Neha Sethi

Have you stopped eating or are you on a strict diet to attain that perfect size? Beware. You might be heading towards health loss rather than weight loss. Anorexia, an eating disorder is on the rise in India and you might be the next victim. Neha Sethi talks about anorexia, its symptoms and after effects.
Rekha (name changed), a 16-year old, who weighed 75 kgs was very conscious of being fat. Constant nagging by classmates and not enough care at home drove her to the brink of developing anorexia. “One day Rekha’s mother came to me and said that she was worried because her daughter was eating very less and was also behaving in a peculiar manner,” says Dr Geetu Amarnani, Nutrition expert, Kolmet Hospital, Pusa Road.

Amarnani says that these symptoms indicate the probability of developing anorexia later on. “These days we get many cases like these. Rekha is just an example, but there are many more like her,” she adds. “Anorexia” she says, “is a kind of eating disorder which can later develop into a psychological problem, if attention is not paid and treatment is not given.”

The general conception is that anorexia usually affects adolescents. But trends of increasing number of cases of anorexia have been observed even amongst adults in the West. “Anorexia is a disorder observed in teenagers from 13-18 years of age, and it is mostly girls who are affected. I haven’t come across any adult case till now,” says Dr Vandana Garg, Consultant Physician, Goodwill Hospital, Noida.

“Anorexia is a relatively new disorder in India. Also, it is mostly prevalent amongst the urban middle or urban rich class,” says Dr Atul Sardana, Consultant Surgeon at Kolmet Hospital. He holds the media responsible for the increasing number of cases of anorexia in the country. “All girls want an hour-glass figure these days. They all want to be as thin as models and actresses.”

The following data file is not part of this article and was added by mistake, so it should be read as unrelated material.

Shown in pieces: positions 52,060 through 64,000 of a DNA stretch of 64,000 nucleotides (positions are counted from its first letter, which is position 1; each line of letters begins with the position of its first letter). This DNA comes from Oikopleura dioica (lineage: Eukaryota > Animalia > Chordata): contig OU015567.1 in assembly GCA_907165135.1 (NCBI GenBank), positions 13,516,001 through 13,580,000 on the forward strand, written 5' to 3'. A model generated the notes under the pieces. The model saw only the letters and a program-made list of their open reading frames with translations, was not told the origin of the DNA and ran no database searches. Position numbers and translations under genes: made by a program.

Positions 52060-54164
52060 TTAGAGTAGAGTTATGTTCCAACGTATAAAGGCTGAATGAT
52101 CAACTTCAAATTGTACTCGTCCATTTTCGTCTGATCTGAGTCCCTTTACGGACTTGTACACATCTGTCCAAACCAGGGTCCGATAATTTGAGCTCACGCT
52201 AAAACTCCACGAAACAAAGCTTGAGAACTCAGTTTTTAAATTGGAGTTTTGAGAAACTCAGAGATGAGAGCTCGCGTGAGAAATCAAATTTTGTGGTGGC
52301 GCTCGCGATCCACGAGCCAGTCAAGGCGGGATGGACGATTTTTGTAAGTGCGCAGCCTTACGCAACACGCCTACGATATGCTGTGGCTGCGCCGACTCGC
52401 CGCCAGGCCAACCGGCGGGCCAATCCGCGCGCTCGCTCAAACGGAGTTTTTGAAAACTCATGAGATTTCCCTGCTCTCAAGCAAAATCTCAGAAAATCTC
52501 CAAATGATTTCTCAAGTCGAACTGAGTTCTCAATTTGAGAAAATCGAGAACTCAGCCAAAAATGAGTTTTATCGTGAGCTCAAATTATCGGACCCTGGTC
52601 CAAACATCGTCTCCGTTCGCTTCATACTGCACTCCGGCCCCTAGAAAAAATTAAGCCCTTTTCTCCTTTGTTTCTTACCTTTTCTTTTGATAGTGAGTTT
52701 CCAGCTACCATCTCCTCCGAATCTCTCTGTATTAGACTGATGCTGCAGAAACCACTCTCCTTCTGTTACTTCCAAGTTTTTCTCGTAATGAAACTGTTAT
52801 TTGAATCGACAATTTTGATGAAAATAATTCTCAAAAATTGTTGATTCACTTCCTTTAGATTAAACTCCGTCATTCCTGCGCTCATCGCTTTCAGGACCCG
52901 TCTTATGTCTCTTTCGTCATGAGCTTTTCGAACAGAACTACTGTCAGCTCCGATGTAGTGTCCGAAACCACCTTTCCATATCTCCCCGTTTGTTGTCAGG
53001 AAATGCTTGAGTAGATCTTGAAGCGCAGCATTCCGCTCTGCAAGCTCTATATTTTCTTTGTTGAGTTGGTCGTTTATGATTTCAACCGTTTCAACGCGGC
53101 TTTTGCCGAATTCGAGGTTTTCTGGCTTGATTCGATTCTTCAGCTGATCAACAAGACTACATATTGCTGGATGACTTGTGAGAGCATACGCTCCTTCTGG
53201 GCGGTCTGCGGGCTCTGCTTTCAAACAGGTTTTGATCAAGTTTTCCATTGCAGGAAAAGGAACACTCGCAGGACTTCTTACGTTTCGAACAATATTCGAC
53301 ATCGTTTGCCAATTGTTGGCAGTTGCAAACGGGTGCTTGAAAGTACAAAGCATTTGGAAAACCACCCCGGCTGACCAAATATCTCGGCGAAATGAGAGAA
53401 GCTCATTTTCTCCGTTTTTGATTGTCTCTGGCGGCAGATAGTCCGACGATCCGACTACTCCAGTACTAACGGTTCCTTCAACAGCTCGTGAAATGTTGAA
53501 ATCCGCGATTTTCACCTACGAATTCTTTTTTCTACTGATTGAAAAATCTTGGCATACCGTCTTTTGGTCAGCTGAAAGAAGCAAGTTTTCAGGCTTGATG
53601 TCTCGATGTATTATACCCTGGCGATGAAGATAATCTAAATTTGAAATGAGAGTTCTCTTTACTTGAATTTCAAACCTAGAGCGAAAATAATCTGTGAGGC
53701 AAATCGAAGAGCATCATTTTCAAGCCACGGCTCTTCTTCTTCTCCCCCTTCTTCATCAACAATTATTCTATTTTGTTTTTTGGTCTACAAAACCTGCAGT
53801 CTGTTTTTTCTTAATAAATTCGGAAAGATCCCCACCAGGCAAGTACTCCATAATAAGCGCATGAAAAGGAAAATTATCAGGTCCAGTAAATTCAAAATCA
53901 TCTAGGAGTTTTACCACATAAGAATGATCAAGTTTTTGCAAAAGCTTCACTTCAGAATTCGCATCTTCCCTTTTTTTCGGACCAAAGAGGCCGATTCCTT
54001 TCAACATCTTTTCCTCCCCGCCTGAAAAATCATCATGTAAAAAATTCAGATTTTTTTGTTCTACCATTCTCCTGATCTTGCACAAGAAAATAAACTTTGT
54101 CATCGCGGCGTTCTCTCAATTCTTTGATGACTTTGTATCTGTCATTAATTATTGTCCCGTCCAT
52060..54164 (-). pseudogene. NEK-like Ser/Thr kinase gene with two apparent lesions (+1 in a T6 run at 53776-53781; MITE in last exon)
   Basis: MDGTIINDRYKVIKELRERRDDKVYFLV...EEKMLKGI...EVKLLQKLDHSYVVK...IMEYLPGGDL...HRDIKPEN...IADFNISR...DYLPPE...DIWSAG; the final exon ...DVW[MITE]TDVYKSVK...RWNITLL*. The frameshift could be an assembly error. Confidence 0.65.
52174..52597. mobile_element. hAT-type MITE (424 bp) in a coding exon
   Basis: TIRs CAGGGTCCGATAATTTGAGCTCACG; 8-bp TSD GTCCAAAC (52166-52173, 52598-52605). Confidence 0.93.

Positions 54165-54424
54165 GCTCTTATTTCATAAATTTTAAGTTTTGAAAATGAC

The same sentiment is echoed by Rekha’s mother, who didn’t want to be named. “When I came to know that Rekha has started eating very less, I went to her room to talk to her. And imagine my shock, when all around her room walls all I see is newly pinned posters of toothpick thin models and actresses. They were her inspiration.”

Dr Amarnani says anorexia can also be attributed to changing lifestyle trends in India. “Due to busy schedules, most women don’t have time to keep a check on what their children are eating. This means the children get more influenced by television and their friends.”

Anorexia can prove to be very dangerous if not diagnosed and treated early, says Dr.Amarnani. “It is during adolescence that the body builds stocks of vitamins, calcium and iron. If a person does not eat properly during that age, then it becomes very difficult to replenish those sources later in life,” she adds.

Shruti Yadav, 22, a law student at Delhi University, New Delhi, who lost 20 kgs when she was 18 says, “I lost weight only because I was regular with my exercise routine. I never skipped meals and nor did I overdo exercise. It is not necessary to diet or starve to lose weight. I lost 20 kgs without doing any of that.”

Weight loss should not become an obsession. As Dr.Amarnani says, “Family has a very important role to play. They should educate their children about the right and wrong ways to lose weight and keep a check on them.”

Common symptoms of Anorexia:

· Fatigued and tired look
· Thin appearance
· Frequent dizziness
· Low blood counts
· Some irregularities in menstrual cycles
· Uninterested in activities happening around
· Making excuses to avoid eating food
· Withdrawal or seclusion
· In extreme cases, chest pain

Anorexia may lead to:

· Malnutrition
· Deficiency of vitamins and iron in the body which leads to anemia
· Dark circles under the eye
· Lack of calcium leading to muscle wasting or bone thinning
· Stress
· Depression
· Body cannot cope up with deficiencies
· Miscarriage during pregnancy